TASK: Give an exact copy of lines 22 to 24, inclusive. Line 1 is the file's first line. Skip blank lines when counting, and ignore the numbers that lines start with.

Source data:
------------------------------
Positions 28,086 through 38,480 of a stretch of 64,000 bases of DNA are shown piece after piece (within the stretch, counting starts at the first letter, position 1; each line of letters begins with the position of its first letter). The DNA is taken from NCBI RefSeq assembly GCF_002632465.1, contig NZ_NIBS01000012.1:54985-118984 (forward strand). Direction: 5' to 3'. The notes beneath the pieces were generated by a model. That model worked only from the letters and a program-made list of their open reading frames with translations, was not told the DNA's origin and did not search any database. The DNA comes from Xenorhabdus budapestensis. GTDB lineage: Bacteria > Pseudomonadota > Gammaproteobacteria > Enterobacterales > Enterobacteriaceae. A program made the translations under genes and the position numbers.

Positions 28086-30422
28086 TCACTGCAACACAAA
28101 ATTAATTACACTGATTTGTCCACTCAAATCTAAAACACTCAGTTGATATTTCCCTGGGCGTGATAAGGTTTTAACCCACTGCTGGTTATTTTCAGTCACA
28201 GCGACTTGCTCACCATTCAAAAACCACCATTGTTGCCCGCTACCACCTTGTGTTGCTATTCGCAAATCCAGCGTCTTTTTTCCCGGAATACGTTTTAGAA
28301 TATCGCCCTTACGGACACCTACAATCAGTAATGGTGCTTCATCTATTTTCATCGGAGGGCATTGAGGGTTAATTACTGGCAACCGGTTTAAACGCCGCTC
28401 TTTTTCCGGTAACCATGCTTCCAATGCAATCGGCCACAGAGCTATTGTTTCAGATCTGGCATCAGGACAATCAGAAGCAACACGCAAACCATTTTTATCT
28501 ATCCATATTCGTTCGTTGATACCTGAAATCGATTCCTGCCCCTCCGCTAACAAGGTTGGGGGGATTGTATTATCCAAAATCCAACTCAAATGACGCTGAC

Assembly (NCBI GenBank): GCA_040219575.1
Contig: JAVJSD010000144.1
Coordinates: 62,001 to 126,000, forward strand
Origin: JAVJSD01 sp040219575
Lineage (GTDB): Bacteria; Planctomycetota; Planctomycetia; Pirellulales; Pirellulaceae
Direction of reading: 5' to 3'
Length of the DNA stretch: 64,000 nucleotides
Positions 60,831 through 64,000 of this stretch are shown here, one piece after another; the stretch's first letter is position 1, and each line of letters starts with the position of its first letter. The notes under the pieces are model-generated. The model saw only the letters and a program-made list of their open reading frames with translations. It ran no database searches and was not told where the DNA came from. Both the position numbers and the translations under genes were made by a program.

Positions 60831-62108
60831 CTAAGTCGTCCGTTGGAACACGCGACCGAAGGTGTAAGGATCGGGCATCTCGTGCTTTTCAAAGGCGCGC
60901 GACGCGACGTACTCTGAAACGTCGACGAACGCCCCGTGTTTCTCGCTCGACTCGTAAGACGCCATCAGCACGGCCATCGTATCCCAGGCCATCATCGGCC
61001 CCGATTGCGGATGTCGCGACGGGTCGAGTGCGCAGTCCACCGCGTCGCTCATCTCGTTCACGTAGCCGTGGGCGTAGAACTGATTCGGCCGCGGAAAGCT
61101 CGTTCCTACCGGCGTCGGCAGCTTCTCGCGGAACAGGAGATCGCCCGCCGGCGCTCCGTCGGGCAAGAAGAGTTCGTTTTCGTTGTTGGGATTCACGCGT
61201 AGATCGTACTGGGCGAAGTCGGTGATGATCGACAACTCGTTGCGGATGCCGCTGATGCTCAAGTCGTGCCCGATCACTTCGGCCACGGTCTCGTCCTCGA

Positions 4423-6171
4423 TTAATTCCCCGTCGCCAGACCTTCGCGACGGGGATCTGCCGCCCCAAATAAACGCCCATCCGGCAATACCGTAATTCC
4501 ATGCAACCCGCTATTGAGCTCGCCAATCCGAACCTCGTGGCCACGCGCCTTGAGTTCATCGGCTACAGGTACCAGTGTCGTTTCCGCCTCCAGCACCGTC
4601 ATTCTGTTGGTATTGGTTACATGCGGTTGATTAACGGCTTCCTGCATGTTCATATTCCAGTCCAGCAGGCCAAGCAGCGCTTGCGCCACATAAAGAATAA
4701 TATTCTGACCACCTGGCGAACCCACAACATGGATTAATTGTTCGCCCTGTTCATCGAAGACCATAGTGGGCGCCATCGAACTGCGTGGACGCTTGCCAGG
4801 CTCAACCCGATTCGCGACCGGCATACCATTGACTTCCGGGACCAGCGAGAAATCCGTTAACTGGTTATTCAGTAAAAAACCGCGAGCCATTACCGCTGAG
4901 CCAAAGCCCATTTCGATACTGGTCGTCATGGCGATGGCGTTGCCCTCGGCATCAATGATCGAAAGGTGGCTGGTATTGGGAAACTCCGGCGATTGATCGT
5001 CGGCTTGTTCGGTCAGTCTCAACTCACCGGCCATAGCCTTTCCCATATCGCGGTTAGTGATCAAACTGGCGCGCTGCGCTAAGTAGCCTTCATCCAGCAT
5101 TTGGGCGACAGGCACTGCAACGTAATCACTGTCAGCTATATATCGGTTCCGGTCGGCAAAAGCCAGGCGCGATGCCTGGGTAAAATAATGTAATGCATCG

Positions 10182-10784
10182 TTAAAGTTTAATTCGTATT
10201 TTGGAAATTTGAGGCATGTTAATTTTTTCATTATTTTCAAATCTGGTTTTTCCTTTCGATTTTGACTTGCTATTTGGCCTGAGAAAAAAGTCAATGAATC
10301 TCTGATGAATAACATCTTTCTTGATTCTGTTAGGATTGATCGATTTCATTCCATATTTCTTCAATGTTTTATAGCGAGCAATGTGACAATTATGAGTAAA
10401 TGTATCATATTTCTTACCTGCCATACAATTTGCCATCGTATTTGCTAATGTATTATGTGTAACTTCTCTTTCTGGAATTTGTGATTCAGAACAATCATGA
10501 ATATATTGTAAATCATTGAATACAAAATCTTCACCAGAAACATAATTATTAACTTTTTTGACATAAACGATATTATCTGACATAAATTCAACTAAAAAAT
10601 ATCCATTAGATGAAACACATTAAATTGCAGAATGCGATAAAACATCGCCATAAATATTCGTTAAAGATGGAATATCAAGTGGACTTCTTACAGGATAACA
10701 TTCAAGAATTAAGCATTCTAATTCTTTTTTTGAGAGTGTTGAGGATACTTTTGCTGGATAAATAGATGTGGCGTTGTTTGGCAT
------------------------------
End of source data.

61201 AGATCGTACTGGGCGAAGTCGGTGATGATCGACAACTCGTTGCGGATGCCGCTGATGCTCAAGTCGTGCCCGATCACTTCGGCCACGGTCTCGTCCTCGA

Positions 4423-6171
4423 TTAATTCCCCGTCGCCAGACCTTCGCGACGGGGATCTGCCGCCCCAAATAAACGCCCATCCGGCAATACCGTAATTCC